And when the course doesn’t have weather as an obstacle, it certainly can be had. We’ve seen this a few times at St. Andrews itself. For example, at the 2017 Alfred Dunhill Links Championship calm weather conditions at St. Andrews yielded very low scores, highlighted by a final round 61 by Ross Fisher. Last year’s final round saw light to moderate winds, and only eight players played over par. While that tournament’s setup was much easier than what they’ll face at the 2022 Open Championship, examples like these have raised the alarm bells that St. Andrews can be overrun.
In case mother nature doesn’t intervene, the R&A will try and throw some challenges at the players. It’s been rumored that the R&A plans to grow the rough up at St. Andrews to deter from hitting driver on every hole. Or to at least provide a penalty for those who miss. We saw a sneak preview of this at last week’s Scottish Open at The Renaissance Club. Anyone who hit their tee shot in the long fescue rough had a difficult time getting their approach shot close to the pin.
There’s also ways for the R&A to possibly move around the tees to find subtle ways to present challenges. Here’s an excerpt from Geoff Shackelford’s Quadrilateral newsletter of how the R&A can manipulate the 16th hole in an unconventional way:
Still, organizations have tried several ways to counter advances in distance to little to no effect. No matter how long one makes a golf course, or how much rough they add, scores have only been getting lower and lower in the professional game. In the absence of weather, the world’s best may make a mockery of the most storied golf course in the world.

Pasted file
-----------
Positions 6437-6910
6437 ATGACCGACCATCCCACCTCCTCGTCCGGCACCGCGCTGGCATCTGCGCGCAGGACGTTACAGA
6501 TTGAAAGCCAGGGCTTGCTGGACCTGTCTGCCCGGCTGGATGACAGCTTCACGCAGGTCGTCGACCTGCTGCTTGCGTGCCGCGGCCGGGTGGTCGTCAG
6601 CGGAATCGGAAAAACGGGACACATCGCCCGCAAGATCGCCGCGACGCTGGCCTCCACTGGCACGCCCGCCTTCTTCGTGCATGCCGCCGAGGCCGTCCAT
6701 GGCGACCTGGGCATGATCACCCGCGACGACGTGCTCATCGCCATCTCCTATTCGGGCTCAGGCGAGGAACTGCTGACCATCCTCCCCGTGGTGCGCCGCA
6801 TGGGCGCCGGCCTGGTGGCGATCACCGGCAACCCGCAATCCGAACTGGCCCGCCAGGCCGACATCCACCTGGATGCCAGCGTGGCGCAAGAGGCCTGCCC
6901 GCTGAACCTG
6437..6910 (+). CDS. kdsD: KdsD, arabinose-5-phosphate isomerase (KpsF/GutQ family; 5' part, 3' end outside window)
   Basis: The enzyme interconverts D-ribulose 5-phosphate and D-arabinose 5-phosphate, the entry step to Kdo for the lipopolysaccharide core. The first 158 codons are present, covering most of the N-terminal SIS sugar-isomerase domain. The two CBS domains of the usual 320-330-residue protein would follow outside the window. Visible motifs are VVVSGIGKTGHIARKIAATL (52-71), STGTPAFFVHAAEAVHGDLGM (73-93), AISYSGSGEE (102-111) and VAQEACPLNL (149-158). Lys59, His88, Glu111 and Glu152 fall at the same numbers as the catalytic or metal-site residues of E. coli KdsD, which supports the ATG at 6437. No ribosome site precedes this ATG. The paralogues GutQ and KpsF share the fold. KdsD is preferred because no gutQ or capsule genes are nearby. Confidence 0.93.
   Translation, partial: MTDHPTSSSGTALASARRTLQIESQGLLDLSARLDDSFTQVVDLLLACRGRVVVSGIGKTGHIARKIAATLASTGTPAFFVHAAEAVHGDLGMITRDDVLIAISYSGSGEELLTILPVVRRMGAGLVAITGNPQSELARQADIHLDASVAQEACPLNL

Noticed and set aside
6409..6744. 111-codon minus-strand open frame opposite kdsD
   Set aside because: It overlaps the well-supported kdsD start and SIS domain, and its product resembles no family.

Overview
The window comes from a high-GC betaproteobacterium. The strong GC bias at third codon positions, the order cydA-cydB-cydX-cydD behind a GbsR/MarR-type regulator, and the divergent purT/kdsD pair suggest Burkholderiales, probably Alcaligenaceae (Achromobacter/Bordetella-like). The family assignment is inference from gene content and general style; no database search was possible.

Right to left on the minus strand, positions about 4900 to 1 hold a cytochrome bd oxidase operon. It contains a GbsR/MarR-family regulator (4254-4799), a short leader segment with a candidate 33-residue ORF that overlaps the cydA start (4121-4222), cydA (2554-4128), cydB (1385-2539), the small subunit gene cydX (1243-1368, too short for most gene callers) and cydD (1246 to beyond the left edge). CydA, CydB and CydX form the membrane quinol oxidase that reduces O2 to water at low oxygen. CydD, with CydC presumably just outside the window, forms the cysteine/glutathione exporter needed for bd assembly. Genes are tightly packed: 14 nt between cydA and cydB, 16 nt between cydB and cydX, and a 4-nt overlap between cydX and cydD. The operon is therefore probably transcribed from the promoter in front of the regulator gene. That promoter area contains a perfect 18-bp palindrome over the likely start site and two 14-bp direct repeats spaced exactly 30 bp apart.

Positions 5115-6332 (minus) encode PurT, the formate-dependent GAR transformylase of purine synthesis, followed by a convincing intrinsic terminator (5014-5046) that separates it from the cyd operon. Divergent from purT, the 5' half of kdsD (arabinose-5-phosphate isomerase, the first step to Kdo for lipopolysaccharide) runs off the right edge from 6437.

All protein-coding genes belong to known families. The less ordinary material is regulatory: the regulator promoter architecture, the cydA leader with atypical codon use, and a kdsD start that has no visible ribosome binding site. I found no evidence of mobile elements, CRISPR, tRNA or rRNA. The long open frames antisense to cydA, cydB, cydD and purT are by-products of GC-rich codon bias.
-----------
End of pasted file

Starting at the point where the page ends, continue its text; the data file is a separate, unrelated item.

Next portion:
2022 Open Championship Preview – St. Andrews Overview
To begin the betting strategies portion of the 2022 Open Championship preview, let’s begin with some nuts and bolts about the golf course.
St. Andrews will play just a shade under 7,300 yards for the 2022 Open Championship. However, the true yardages of each hole will differ based on the wind direction. And because of the out-to-in nature of St. Andrews, golfers will face completely opposite wind conditions on each nine. Caddies will have to be on point to deliver not only the actual yardage to a hole, but the adjusted yardage based on wind direction and speed.
St. Andrews is a Par 72, however it’s quite unique in its layout. The golf course only features two Par 3’s and two Par 5’s. Both Par 3’s will play at about 175 yards, however the R&A may move the tee boxes around depending on the wind. Each Par 3 plays in opposite directions of the prevailing wind. While these two Par 3’s aren’t overly long, their primary defenses are the aforementioned wind, humps, hollows and pot bunkers.
As for the Par 5’s, they also will play in opposite directions of the prevailing wind. The 570 yard 5th is reachable for everyone, especially when the fairways are running fast. The front of the green will only require an 185-200 yard shot to bounce it up to it, with rollout taking care of the rest of the way. As for the 14th, that also can be reachable if the wind is favorable. It’s almost impossible not to find your ball in the fairway for your second shot. And the infamous Hell Bunker isn’t remotely in play for any of these players. A solid long iron or fairway metal should allow players to bounce the ball at least close to the putting surface.
As for agronomy, St. Andrews has a variety of different strains of fescue, bentgrass, ryegrass and poa around the golf course. The greens itself are almost entirely fescue. Unfortunately, there are very few examples outside of the UK where we see players on fescue golf courses. In the United States, the most prominent examples are Whistling Straits and Erin Hills, both major venues. Chambers Bay at the 2015 US Open also featured fescue grass. But those greens were in such horrible shape that nothing can be taken away from that event.